Rhode Island is the poster child for how municipal employee and teachers unions have devastated state and local budgets through unsustainable contracts obtained through political contributions.
The unions have pushed too hard and too far, and politicians are incapable of standing up to them because of campaign contributions and the large municipal employee voting block.
The latest example was the last minute removal of union health care sharing provisions in Rhode Island’s attempt to deal with budget deficits, as reported in the Providence Journal, Critics of R.I. Senate panel budget attack union influence (emphasis mine):
But the strongest reaction Friday, as people digested what lawmakers proposed, had to do with what was not in the plan.
Not in the plan was a cost-cutting provision that would have required municipal employees to pay at least 15 percent of their health-insurance premiums in new contracts — a change that local leaders wanted because it would help them absorb cuts in state aid.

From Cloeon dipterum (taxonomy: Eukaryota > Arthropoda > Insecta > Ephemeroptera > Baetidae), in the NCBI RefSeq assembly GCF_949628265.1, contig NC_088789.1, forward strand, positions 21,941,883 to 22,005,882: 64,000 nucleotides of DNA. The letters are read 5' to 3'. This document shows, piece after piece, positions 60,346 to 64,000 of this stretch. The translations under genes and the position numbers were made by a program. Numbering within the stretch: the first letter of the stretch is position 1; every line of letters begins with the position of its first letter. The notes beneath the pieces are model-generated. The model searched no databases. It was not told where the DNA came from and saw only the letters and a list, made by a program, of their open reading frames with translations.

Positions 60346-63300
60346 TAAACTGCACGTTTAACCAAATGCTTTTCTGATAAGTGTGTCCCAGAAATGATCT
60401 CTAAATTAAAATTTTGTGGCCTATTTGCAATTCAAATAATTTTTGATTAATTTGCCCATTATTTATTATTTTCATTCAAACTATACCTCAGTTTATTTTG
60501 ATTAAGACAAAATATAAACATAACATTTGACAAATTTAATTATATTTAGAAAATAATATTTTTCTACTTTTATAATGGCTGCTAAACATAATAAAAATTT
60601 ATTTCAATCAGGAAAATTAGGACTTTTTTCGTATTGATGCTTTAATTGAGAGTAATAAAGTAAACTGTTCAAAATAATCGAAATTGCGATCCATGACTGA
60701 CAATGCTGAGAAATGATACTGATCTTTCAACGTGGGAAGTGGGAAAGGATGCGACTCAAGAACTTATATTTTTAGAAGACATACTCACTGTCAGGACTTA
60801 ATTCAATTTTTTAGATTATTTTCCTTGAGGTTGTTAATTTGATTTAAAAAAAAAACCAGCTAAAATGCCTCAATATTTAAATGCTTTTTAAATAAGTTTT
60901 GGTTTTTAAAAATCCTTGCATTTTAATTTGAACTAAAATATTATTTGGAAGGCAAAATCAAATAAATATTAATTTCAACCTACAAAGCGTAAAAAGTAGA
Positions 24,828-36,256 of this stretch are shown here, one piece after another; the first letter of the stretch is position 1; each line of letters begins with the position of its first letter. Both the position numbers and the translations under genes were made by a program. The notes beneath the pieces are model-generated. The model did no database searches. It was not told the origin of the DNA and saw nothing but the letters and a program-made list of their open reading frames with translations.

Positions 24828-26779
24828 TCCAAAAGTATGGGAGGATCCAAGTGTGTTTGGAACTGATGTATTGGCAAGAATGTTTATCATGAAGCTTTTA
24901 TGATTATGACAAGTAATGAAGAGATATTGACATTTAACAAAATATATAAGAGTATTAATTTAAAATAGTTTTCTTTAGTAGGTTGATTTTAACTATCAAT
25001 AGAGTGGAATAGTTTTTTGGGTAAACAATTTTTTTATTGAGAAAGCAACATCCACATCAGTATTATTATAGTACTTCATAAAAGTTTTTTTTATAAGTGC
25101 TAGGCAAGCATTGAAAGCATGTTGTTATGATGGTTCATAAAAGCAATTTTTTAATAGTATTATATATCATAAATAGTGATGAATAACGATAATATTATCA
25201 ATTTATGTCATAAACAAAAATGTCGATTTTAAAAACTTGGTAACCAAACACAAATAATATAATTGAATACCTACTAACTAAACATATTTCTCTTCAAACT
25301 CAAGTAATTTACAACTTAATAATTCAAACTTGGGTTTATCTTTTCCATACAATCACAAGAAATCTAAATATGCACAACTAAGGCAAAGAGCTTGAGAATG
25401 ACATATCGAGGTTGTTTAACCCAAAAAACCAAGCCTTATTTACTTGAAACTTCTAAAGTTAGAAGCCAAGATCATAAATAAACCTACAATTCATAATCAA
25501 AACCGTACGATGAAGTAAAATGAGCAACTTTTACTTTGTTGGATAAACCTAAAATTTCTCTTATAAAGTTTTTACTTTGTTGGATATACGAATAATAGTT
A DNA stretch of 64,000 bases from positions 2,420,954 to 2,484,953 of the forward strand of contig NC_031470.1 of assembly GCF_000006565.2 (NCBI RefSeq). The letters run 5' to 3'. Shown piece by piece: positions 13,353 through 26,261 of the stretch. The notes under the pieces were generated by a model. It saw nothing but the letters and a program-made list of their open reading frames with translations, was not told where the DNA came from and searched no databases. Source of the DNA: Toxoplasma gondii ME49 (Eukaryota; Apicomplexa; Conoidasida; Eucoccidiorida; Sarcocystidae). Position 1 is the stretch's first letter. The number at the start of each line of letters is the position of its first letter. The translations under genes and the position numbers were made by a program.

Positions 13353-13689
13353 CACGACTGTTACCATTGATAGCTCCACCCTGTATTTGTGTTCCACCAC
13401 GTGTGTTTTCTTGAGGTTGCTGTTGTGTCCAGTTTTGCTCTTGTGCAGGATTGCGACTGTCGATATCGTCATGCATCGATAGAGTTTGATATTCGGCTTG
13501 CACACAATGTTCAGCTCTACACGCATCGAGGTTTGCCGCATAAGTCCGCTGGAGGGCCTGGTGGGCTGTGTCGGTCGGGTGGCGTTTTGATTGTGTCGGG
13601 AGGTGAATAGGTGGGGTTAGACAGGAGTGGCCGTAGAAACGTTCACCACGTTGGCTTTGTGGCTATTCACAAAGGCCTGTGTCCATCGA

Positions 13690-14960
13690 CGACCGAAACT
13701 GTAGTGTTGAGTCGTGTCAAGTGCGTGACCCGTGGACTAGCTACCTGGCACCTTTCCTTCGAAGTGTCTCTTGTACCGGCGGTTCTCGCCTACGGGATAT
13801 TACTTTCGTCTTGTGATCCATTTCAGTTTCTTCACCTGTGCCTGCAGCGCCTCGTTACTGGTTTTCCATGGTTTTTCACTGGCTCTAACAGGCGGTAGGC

The reaction was strong because the provision had been in the deficit-cutting plan as of 4:30 p.m. Thursday, as indicated by House Speaker Gordon D. Fox in an interview at the time. But by 8:30 p.m., when the Finance Committee was voting, it was out.
Word that it was out came after AFL-CIO President George Nee vowed to lobby against the plan, telling a Journal reporter that “this is an election year” and the provision “could be a factor in how endorsements are made.”
On Friday, Nee’s comments prompted many observers to vent their anger at labor leaders and their ties to Democratic lawmakers.
“The unions are running the State House. The unions are demanding what they want in the budget,” said Harry L. Staley, chairman of the Rhode Island Statewide Coalition, which expressed its outrage in a news release issued Friday morning.
“They’re running the state into the ground.”
It’s true. Drastic action will be the end result.
Expect the usual “union busting” or “anti-union” epithets to be thrown.
In reality, those of us calling for reform are the true friends of municipal employees because we recognize that the current system is unsustainable. Better to reform now than to break promises which cannot be kept.
The money just isn’t there, and the economic base cannot support the current structure. Rhode Island is in an economic death spiral with extremely high unemployment fed by high taxes needed to sustain unsustainable government employee contracts.
Are union contracts the only problem? No, but they are the single biggest budgetary problem, both in the short and long term.
When promises are broken — which is my prediction of what will happen nationwide if substantial changes are not made — union members will have no one to blame but their own leadership.